In its annual internet crime report (PDF), the FBI's Internet Crime Complaint Center (IC3) revealed that it received 269,422 complaints in 2014, up from 262,813 complaints last year.
Published Tuesday, IC3 estimated that last year's complaints represented a $800,492,073 loss. Furthermore, IC3 found that two major trends this year were criminals increased use of personal information found on social media to scam victims, and efforts to take advantage of digital currency systems.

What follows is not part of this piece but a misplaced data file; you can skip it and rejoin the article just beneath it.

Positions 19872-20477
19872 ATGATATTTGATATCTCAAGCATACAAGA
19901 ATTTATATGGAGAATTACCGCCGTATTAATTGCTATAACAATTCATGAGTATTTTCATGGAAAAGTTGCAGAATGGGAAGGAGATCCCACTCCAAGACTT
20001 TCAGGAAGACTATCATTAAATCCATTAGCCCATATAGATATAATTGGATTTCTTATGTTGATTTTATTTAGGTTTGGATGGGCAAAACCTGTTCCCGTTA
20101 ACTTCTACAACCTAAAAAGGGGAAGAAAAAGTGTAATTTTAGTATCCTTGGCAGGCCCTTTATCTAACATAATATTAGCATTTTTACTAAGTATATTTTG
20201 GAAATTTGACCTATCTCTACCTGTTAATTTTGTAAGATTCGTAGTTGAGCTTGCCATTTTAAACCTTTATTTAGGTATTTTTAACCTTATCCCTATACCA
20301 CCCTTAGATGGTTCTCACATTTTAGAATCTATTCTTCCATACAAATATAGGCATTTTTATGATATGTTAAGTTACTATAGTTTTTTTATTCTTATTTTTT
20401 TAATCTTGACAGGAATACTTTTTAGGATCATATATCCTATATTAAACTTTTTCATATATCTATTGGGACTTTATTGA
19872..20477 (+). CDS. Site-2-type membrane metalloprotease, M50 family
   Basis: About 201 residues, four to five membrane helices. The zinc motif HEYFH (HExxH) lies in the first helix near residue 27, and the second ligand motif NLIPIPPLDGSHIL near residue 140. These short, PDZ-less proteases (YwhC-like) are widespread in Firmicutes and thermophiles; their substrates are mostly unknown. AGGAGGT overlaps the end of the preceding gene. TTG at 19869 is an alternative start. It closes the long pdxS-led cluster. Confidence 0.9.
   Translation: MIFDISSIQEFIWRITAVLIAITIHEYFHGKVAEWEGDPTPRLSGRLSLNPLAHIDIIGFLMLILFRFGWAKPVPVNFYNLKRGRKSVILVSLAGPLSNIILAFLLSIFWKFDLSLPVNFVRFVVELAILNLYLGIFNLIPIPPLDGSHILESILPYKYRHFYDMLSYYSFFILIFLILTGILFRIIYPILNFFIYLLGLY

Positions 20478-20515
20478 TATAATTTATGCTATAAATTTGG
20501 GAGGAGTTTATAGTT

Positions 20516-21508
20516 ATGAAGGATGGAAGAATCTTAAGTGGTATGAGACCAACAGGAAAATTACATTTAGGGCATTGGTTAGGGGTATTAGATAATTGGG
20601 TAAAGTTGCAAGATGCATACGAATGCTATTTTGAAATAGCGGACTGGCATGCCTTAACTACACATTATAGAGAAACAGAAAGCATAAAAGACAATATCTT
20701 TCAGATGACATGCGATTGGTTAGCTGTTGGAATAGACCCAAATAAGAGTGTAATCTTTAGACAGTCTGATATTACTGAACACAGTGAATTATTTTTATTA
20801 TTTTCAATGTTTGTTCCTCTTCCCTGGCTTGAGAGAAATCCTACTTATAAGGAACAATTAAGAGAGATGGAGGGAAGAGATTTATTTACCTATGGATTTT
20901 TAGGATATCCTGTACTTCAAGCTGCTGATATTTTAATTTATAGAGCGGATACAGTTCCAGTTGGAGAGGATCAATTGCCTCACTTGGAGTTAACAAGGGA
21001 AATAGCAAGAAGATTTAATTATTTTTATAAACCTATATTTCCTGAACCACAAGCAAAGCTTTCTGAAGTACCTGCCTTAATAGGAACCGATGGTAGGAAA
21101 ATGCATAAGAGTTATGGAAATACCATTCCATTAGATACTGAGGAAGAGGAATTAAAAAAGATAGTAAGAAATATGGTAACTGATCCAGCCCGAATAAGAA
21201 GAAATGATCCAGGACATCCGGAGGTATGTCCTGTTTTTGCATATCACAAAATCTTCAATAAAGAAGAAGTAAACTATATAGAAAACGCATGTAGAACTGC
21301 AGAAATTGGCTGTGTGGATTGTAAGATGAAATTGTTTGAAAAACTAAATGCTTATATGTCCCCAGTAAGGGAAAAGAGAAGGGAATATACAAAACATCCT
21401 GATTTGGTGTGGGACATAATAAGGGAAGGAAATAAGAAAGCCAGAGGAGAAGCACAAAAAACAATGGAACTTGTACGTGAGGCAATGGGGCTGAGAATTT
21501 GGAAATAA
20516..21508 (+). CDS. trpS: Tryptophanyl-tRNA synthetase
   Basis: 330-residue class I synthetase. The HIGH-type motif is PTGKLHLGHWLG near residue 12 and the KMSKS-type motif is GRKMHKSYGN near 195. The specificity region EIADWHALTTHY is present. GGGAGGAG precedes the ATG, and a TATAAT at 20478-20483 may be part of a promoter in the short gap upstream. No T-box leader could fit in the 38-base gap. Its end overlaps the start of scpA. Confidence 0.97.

The report noted that complaints involving social media quadrupled over the last five years, accounting for 12 percent of all complaints submitted last year. Click-jacking, hiding malicious hyperlinks in clickable content, and doxing, “publicly releasing a person's identifying information online without authorization,” were among the top fraudulent methods leveraging social media usage, including pharming, defined as redirecting users from legitimate sites to fraudulent ones to steal sensitive data, the report said.